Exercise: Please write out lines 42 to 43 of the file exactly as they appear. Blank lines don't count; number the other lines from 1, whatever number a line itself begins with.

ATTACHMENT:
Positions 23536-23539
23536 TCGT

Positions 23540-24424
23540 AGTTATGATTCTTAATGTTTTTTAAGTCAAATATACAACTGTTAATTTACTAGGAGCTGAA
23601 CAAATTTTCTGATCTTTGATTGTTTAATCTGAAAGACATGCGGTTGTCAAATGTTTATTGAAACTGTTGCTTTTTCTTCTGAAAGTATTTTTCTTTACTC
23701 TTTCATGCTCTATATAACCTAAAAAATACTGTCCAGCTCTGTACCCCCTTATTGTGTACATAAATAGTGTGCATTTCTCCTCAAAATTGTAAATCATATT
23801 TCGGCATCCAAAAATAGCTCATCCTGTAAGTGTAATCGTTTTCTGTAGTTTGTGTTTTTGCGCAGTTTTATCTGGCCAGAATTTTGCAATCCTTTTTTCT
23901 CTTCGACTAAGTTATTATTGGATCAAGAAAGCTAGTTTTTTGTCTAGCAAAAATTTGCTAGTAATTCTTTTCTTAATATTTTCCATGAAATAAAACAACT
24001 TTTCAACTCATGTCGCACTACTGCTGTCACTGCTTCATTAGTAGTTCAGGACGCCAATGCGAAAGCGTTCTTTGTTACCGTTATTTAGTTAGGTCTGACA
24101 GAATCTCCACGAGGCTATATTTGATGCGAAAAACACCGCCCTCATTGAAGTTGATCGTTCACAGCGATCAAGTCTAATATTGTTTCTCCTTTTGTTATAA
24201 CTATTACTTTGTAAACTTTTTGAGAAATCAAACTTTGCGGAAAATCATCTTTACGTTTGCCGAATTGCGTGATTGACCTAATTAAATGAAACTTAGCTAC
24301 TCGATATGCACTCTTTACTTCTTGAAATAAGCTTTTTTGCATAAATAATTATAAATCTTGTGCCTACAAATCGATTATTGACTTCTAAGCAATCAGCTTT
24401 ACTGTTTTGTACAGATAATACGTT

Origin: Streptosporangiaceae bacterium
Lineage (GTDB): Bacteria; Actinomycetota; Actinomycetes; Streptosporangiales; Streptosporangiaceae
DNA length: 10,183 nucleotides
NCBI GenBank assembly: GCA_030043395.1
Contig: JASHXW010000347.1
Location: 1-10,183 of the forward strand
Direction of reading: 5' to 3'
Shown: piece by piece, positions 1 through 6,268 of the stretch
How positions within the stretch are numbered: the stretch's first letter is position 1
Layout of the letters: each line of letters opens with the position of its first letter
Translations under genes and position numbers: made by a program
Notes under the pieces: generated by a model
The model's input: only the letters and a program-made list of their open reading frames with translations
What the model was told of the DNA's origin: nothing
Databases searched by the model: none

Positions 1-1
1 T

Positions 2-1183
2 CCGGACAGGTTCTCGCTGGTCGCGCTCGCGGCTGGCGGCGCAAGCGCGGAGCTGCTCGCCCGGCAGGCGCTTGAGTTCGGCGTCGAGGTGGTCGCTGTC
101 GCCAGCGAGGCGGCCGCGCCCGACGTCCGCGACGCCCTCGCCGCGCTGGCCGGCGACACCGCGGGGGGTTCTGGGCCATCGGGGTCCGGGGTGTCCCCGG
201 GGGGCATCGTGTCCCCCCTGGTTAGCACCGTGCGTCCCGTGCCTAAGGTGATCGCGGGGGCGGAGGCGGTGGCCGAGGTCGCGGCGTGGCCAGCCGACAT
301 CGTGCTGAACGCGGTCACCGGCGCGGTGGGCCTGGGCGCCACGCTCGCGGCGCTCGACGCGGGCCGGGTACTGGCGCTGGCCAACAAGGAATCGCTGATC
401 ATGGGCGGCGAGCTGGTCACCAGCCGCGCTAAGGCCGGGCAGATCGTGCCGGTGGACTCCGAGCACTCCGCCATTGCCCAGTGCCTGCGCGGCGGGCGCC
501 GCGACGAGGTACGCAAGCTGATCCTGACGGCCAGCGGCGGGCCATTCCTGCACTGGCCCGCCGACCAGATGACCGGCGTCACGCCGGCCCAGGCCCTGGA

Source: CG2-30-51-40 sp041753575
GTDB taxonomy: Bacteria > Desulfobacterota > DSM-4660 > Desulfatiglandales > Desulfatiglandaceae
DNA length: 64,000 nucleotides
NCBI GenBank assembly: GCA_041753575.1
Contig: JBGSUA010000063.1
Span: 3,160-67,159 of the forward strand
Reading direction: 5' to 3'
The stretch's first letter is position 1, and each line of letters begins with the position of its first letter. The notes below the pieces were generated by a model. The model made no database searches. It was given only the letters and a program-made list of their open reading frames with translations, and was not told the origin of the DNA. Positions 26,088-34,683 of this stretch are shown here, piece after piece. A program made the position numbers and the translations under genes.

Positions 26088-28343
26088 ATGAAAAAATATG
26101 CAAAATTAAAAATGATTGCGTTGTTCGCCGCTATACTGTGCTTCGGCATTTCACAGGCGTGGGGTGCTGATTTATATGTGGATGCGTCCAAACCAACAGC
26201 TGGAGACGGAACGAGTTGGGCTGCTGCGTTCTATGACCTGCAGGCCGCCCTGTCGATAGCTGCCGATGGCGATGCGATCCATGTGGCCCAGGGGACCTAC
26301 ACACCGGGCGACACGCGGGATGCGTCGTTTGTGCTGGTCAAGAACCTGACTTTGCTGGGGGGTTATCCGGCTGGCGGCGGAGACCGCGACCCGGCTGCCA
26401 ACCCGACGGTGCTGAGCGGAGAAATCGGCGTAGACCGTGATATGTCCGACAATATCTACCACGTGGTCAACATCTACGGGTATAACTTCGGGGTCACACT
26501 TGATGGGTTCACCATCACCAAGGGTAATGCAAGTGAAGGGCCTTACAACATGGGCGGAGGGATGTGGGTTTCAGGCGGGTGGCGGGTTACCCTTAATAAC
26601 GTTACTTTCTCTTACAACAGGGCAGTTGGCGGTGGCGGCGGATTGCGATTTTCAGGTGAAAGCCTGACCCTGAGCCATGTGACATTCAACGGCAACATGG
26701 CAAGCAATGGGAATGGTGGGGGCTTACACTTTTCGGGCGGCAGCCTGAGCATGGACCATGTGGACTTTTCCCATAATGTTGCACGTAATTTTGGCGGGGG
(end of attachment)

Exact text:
Contig: JBGSUA010000063.1
Span: 3,160-67,159 of the forward strand